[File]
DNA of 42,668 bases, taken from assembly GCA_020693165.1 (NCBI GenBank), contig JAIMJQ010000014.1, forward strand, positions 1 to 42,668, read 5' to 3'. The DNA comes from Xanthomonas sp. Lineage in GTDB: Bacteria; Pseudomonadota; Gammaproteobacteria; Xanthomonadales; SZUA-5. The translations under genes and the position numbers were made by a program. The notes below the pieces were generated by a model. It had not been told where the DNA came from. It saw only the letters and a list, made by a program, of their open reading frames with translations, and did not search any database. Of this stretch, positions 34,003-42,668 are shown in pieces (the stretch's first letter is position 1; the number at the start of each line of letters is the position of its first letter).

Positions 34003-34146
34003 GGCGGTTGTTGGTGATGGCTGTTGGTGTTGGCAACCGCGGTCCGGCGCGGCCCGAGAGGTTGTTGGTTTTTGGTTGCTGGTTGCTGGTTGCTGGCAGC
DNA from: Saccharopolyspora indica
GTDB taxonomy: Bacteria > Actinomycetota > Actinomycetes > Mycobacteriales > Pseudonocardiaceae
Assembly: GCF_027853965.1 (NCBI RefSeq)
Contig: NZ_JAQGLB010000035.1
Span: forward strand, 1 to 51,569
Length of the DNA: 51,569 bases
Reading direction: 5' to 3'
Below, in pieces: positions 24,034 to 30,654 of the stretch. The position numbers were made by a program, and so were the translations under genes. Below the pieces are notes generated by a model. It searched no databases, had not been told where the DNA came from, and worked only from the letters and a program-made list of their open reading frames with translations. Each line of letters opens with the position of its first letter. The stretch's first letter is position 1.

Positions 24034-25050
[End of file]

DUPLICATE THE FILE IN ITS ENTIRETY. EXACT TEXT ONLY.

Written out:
DNA of 42,668 bases, taken from assembly GCA_020693165.1 (NCBI GenBank), contig JAIMJQ010000014.1, forward strand, positions 1 to 42,668, read 5' to 3'. The DNA comes from Xanthomonas sp. Lineage in GTDB: Bacteria; Pseudomonadota; Gammaproteobacteria; Xanthomonadales; SZUA-5. The translations under genes and the position numbers were made by a program. The notes below the pieces were generated by a model. It had not been told where the DNA came from. It saw only the letters and a list, made by a program, of their open reading frames with translations, and did not search any database. Of this stretch, positions 34,003-42,668 are shown in pieces (the stretch's first letter is position 1; the number at the start of each line of letters is the position of its first letter).

Positions 34003-34146
34003 GGCGGTTGTTGGTGATGGCTGTTGGTGTTGGCAACCGCGGTCCGGCGCGGCCCGAGAGGTTGTTGGTTTTTGGTTGCTGGTTGCTGGTTGCTGGCAGC
DNA from: Saccharopolyspora indica
GTDB taxonomy: Bacteria > Actinomycetota > Actinomycetes > Mycobacteriales > Pseudonocardiaceae
Assembly: GCF_027853965.1 (NCBI RefSeq)
Contig: NZ_JAQGLB010000035.1
Span: forward strand, 1 to 51,569
Length of the DNA: 51,569 bases
Reading direction: 5' to 3'
Below, in pieces: positions 24,034 to 30,654 of the stretch. The position numbers were made by a program, and so were the translations under genes. Below the pieces are notes generated by a model. It searched no databases, had not been told where the DNA came from, and worked only from the letters and a program-made list of their open reading frames with translations. Each line of letters opens with the position of its first letter. The stretch's first letter is position 1.

Positions 24034-25050